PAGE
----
elizabeth – great minds. I really tossed up between serving with lime or putting the garlic in – but if I was going with 6 ingredients I’d do both.

  • If you’re stuck for a 10 min rice supper, my fail safe is to stick the rice on, slice up a pork loin fillet not too thinly and brown on the highest of heat. Whip it off before the pork cooks – you really just want to brown it, then fry some mushrooms, throw in a tub of creme fraiche and whole grain mustard, bring to a boil and add the pork back (and if you have a bit of lemon to squeeze in that lifts it even more). It’ll be ready as the rice is – 10 mins all up! And I know loads of people swear by the absorption method, measuring water, rice etc.. but really I’ve never bothered! If you boil basmati in plenty of water – a bit like pasta, and make sure it only boils for 10 mins, it’s light, fluffy, doesn’t stick together – and easy! Plus you can add flavourings to the rice water to match it to what you’re cooking.
    Hope it works for you.

  • Yes, rice cooker will save you time and effort. You simply need to put in the rice and water, turn it on and leave it. By the time you finish cooking your yummy dish, the rice should be ready… if not, soon.

    Jules, thanks for sharing your tips and recipes. I’m always very lazy to cook because I’m only cooking for myself most of the time, so it’s much easier to just get takeaway. However, after reading your blog, it inspires me to start cooking for myself. Your recipes look simple and yummy, and very importantly, use minimal ingredients and equipments. Thank you.

    Oh I’m going to try this recipe for sure, it looks good with steamed rice ;)

  • Meals like this prove how much simpler it is to cook than take out. Ten minutes in the pan, and it’s done – I don’t have to go out anywhere, I can make tea at the same time, and then sit down to something I a) like, b)know exactly what’s in it and know that it won’t cause any painful reactions and c)know it costs less. Thanks for sharing this. BTW, I’m a great fan, too, of freezing rice in single portions. That way, when I’m on my own, or someone doesn’t want potatoes, or there isn’t enough leftover, there’s rice to heat up easily and quickly.

  • Love it! Planning meals ahead of time has saved me scads of time and money over the years. It almost completely put an end to my super-frequent bouts of getting too hungry, not knowing what to make, not having anything in the fridge, and not being able to just decide on something to make or someplace to go out because I was too hungry to make a decision! Now there’s always either something made, or something I have the ingredients for, or both.

    I got so excited with it that I wrote a whole book teaching people how to meal plan (Butter Yourself Up: Joyful Meal Planning for Busy People, which probably needs a nicer website) and now I write weekly cookbooks for people who don’t have time for their own planning – or who just want to try something new and exciting. (I hope the link comes out right; I hate accidentally stuffing comments full of html garble.)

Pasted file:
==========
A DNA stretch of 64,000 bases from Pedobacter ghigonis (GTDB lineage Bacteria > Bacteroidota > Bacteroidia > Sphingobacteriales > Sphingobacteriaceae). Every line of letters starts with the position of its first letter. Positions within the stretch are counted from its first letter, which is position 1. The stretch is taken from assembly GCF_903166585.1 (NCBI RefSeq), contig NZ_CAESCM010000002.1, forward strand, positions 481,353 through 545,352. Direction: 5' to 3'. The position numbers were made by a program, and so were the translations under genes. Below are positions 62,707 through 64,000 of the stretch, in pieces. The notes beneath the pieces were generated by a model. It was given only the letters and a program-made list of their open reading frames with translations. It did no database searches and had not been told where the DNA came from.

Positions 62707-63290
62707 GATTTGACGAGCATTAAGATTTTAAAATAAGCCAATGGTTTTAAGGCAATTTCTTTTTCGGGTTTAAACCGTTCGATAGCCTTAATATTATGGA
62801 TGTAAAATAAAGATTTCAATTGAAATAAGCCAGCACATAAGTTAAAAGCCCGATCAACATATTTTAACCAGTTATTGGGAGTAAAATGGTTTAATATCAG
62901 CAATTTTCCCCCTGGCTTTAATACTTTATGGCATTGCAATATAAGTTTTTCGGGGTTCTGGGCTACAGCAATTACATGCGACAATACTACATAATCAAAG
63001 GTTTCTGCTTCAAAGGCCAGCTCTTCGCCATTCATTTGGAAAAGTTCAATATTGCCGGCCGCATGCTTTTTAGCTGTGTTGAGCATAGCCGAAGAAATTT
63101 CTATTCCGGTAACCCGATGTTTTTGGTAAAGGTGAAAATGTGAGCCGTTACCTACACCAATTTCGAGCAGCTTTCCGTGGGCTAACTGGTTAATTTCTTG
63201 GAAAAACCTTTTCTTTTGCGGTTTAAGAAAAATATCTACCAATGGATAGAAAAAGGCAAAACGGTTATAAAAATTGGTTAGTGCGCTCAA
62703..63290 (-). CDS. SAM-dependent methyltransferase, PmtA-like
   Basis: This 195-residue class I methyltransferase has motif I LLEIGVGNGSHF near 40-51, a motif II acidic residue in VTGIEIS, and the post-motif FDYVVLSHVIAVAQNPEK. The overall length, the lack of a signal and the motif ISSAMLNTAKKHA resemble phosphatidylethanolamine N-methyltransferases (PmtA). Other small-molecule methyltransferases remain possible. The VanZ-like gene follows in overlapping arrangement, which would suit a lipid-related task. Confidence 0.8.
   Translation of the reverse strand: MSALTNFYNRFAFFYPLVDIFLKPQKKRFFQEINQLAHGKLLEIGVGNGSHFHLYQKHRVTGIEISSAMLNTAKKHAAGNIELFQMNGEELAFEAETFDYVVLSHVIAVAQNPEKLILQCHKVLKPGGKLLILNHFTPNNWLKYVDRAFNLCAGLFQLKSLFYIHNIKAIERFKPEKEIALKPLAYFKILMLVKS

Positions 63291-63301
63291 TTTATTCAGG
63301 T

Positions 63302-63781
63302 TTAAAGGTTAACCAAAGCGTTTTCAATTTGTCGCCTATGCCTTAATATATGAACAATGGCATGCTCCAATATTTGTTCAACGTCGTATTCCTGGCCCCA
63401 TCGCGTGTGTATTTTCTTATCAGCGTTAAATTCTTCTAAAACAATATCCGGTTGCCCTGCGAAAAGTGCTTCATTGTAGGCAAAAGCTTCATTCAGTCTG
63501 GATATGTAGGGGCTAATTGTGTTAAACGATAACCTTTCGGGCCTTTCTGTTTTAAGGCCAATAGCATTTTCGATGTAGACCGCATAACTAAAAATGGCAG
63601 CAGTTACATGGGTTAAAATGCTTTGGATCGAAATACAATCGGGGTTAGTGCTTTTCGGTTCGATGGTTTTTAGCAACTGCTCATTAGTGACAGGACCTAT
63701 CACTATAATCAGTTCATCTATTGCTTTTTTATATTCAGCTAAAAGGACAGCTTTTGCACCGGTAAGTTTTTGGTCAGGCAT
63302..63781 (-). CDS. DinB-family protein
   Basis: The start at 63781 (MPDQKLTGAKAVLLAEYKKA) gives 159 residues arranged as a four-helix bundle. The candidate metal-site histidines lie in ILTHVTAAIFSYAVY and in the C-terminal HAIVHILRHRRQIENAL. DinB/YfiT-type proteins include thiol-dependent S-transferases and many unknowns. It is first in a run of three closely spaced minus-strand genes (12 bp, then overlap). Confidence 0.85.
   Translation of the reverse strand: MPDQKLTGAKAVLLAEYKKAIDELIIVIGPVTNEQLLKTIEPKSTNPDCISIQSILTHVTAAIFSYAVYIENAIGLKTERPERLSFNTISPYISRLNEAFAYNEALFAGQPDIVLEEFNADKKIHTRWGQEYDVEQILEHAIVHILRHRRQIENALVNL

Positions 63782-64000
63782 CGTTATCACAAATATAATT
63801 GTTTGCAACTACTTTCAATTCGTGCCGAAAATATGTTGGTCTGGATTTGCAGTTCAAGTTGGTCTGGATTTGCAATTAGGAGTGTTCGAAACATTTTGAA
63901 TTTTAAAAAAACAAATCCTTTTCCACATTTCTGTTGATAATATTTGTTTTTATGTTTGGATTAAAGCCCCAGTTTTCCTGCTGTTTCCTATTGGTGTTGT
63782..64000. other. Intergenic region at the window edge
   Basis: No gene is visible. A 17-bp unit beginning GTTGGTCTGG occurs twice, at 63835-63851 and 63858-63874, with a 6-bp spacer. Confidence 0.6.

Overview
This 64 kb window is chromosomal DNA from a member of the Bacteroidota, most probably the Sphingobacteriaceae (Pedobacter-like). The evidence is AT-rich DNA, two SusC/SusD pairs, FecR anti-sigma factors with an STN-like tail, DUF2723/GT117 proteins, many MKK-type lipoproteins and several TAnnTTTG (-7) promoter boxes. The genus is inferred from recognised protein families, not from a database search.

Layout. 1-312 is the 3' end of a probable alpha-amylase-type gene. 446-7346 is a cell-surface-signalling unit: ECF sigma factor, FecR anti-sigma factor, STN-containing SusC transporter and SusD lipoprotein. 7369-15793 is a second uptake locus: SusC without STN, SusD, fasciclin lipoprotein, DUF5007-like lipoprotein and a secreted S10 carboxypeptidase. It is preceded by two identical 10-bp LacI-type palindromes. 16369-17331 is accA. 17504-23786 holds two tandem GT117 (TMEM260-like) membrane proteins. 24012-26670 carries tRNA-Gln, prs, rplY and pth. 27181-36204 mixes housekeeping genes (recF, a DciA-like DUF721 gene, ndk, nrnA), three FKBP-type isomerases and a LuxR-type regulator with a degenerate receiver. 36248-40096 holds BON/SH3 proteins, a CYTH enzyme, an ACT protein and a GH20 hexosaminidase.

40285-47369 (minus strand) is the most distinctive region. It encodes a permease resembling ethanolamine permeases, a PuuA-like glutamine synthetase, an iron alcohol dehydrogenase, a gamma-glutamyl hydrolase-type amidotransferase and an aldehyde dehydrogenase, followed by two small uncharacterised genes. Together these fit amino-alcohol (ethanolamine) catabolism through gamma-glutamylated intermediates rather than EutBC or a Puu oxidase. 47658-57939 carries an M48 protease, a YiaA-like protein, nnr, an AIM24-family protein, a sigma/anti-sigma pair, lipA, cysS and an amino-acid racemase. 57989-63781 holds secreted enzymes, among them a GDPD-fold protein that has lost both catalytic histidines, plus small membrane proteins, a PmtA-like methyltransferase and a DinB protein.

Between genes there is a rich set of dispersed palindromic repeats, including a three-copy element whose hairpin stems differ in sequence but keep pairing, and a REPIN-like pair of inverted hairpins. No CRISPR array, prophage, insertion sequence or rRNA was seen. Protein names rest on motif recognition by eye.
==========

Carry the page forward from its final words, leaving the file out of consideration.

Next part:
In fact, that’s how I discovered your blog – I was looking for creative-commons-for-commercial-use pics of roast leg of lamb, and the very best one was yours and pointed me here! Many thanks for your brilliant food writing and photography!

  • nice list – I cringe at your suggestion to ‘cheat’ because I think of some of those horrible sauces filled with msg but I do need the convenience of my tinned legumes and fresh pasta – though I never see the point of parboiled rice – but I think if you followed the ideas of sticking to pre-prepared foods that keep the ingredients to a minimum in cheating that might help

  • If you have no desire to use oyster or fish sauce what would be another alternative? I’m thinking soy, but I’m afraid to experiment.

  • good question elise
    The best alternative would be sweet soy sauce – otherwise I’d try substituting 1T honey combined with 3T soy sauce for the oyster sauce

  • While I’ve never had troubles cooking fluffy rice in a saucepan, I bought a rice cooker for a more challenged male – and was converted. 10-12 minutes or so and it’s done, perfect every time, without needing any attention. It is well worth cooking more than you need, as others have suggested and refrigerating the rest (great for fried rice) but I think you’re only supposed to keep rice a couple of days and only re-heat once.

  • Ah, beef and broccoli it is tomorrow night. Since I have no fridge, I’ll walk to the market, return home to cook and we’ll have a nice dinner. This sounds so good; thanks!

  • OK! THIS looks awesome! Would love to feature you again on Can I get the Recipe? Jules! Full credits and links to you of course! Are you keen? :-)

  • i’ve now made this recipe twice and i LOVE it, it’s so simple and delicious and we almost always have these basic ingredients on hand (though I used all my oyster sauce tonight AND substituted cauliflower instead of broccoli). I wanted to add that I cook my rice in a rice cooker and dump an entire can of coconut milk in place of the equivalent amount of water- it makes the rice absolutely delicious and it’s way more subtle than it might sound.

    thanks for this recipe, it has quickly become one of our family favorites as my 2 year old is a fan of all these ingredients as well.

    Oh, and would you ever substitute hoisen sauce for the oyster sauce? I did the reverse in another recipe and it turned out great! Just a thought.

  • This recipe looks delicious and it’s super easy to make. I’m always looking for quick and easy meals to make during the week. Thanks for posting this!

  • Many, many thank Jules for your great ideas and yummy recipes. Haven’t come across a dud one yet. X

  • I know this is an old recipe, but I just wanted to comment and say this is the first recipe of yours that I’ve made but it won’t be the last. This was fantastic! Hubby was skeptical that so few ingredients could work, but he was converted with one bite. I used beef but I’m sure it will be lovely with lamb, turkey, and chicken too. I did add a little ginger with the garlic since I had some on hand, and I added a splash of soy sauce at the end because it seemed to need some salt. This is definitely going into our regular meal rotation. Thank you!!!